I was just up on the roof now at 10:30 AM here in Las Vegas, and I see what you mean about the casting of shadows by the stuff installed on the roof.  Again, however, if I 'lose' one panel to shading, I only lose 25% of the array, and then only until the shadows move.  If the PV array is much bigger than I need, do I care if I lose one panel for an hour or two a day?

Not trying to be difficult.  I'm just trying to understand why efficiency trumps price.   Please excuse any obvious lack of knowledge and understanding that I am displaying here!  :)  I'm just wondering if something can be 'good enough'.  7 liter V-8's were horribly inefficient, but were 'good enough' when gas was cheap.  Sunlight is free.  :)

Thanks for putting up with my newbie questions.

Frank.
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Desert_Rat

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Re: Use of residential style panels OK?
« Reply #13 on: February 10, 2017, 01:47:27 PM »
I see nothing wrong with your train of thought here. I couldn't do it because the inefficiency would drive me nuts (I'm spaz like that), but if those panels can comfortably fit and you're happy entering your Shelby in the go-cart race, go for it! I mean that sincerely.

My goals are different. I want to my rig to be completely off-grid.

Frank B

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Re: Use of residential style panels OK?
« Reply #14 on: February 10, 2017, 01:50:31 PM »
Quote
and you're happy entering your Shelby in the go-cart race, go for it!

 ;D ;D !!

And, MAN!  would I ever clean up in a race like that!!

Frank.
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Kevin Means

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Re: Use of residential style panels OK?
« Reply #15 on: February 10, 2017, 02:59:44 PM »
It may indeed be cheaper to buy larger panels, with more total output than needed, and accept the fact that a significant amount of that power will be lost due to shading, than to buy smaller "RV" panels that eliminate shading altogether. I don't know... I've never priced panels that I knew would be shaded if I installed them. I'm with Desert Rat though... it would drive me crazy knowing that I was wasting so much power and roof space.

With 1100 watts of partially-shaded panels, at more northern latitudes in the winter, you could probably get by with a 60 amp controller. However, in the summer, in direct sunlight, I'd recommend at least an 80 amp controller. Shading isn't going to be an issue, and controllers emit a fair amount of heat while operating. A 60 amp controller is going to be overloaded in direct sunlight with 1100 watts of solar in the summer. 

Our FM-80 (80 amp) is basically just an FM-60 with a self-regulating cooling fan, but that fan kicks on all the time - even in the winter. In the summer, it runs almost non-stop while the panels are charging - and that's with 960 watts of unshaded solar.

Kev
2011 Winnebago Tour 42QD
Towing a Jeep Rubicon Unlimited LJ or an Acura MDX
RVI Brake 2, Minder TM-66 TPMS, 970 watts of solar
(Can't wait to spend more time RVing)
Lakeside, California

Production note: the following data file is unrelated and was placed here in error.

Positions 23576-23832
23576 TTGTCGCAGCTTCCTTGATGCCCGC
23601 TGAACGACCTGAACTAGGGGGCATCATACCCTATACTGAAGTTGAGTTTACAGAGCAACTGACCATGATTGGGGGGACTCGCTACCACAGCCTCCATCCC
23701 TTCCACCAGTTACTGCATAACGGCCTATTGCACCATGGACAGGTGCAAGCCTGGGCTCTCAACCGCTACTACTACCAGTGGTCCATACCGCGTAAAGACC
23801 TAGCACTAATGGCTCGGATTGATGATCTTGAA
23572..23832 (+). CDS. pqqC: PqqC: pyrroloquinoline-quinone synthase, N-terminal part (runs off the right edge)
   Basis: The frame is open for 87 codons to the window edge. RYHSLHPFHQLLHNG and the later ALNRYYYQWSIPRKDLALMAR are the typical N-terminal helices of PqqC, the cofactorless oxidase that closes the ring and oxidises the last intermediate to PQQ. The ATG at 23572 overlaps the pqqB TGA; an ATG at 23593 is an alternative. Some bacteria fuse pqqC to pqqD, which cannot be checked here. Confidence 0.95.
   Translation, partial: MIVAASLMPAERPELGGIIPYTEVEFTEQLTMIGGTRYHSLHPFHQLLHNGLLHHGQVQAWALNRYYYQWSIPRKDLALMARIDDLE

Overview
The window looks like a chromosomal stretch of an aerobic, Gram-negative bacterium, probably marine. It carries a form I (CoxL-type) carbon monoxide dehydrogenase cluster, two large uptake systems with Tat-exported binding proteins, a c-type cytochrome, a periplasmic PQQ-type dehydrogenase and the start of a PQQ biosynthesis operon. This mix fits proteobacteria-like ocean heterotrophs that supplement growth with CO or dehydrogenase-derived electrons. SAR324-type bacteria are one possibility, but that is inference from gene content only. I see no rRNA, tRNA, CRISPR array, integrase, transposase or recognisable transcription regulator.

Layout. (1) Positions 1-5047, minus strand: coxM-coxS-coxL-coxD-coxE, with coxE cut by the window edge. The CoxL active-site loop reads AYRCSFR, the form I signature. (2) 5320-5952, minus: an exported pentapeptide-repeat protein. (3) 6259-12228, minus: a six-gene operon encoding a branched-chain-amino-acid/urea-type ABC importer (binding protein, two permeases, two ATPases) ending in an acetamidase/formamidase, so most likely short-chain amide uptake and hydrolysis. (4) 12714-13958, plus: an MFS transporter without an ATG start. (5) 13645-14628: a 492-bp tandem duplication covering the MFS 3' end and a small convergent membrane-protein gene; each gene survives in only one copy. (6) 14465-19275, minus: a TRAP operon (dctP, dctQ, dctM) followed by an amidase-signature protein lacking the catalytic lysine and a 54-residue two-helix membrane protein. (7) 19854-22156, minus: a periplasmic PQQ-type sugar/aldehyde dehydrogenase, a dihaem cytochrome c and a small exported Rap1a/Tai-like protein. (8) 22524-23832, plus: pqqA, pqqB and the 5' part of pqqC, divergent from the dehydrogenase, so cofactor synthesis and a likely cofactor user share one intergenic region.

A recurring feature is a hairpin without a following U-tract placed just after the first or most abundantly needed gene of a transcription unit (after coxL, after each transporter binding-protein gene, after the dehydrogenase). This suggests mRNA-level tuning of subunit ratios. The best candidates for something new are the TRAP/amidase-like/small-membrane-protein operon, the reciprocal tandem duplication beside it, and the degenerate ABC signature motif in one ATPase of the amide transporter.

Frank B

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Re: Use of residential style panels OK?
« Reply #16 on: February 10, 2017, 03:11:11 PM »
Kevin:

Quote
I'm with Desert Rat though... it would drive me crazy knowing that I was wasting so much power and roof space.

Hahaha!   ;D

Quote
Our FM-80 (80 amp) is basically just an FM-60 with a self-regulating cooling fan, but that fan kicks on all the time - even in the winter. In the summer, it runs almost non-stop while the panels are charging - and that's with 960 watts of unshaded solar.

Interesting...  How many amps do you get into your batteries from your array in summer?

Frank.

PS:  Where do you mount your controller so that it gets the air it needs, yet you do not hear it in your unit?

ModEdit: Fixed bad text size and quote tags - LS

« Last Edit: February 10, 2017, 05:08:47 PM by Frank B »
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HueyPilotVN

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Re: Use of residential style panels OK?
« Reply #17 on: February 10, 2017, 03:57:04 PM »
It may indeed be cheaper to buy larger panels, with more total output than needed, and accept the fact that a significant amount of that power will be lost due to shading, than to buy smaller "RV" panels that eliminate shading altogether. I don't know... I've never priced panels that I knew would be shaded if I installed them. I'm with Desert Rat though... it would drive me crazy knowing that I was wasting so much power and roof space.

With 1100 watts of partially-shaded panels, at more northern latitudes in the winter, you could probably get by with a 60 amp controller. However, in the summer, in direct sunlight, I'd recommend at least an 80 amp controller. Shading isn't going to be an issue, and controllers emit a fair amount of heat while operating. A 60 amp controller is going to be overloaded in direct sunlight with 1100 watts of solar in the summer. 

Our FM-80 (80 amp) is basically just an FM-60 with a self-regulating cooling fan, but that fan kicks on all the time - even in the winter. In the summer, it runs almost non-stop while the panels are charging - and that's with 960 watts of unshaded solar.


I am just throwing this out for consideration.

I have 1500+ watts of solar panels and use 4 charge controllers, ( two 40 amp and two 30 amp controllers).

Blue Sky has a networked IPN system that allows for adding multiple charge controllers up to a couple hundred amps.

I also have three seperate battery banks although the network would support combining them into one large bank.

In the link that I posted I mentioned using the Blue Sky Network configuration.  One of the charge controllers acts as the Master Controller and you can add several 40 amp networked MPPT controllers to increase the charging capacity up to well over 200 amps.  This system allows for expansion as you add panels or you can set up the full charging capacity up front.  One of the benefits is that each charge controller is wired separately and can feed either a single large battery bank or separate battery banks.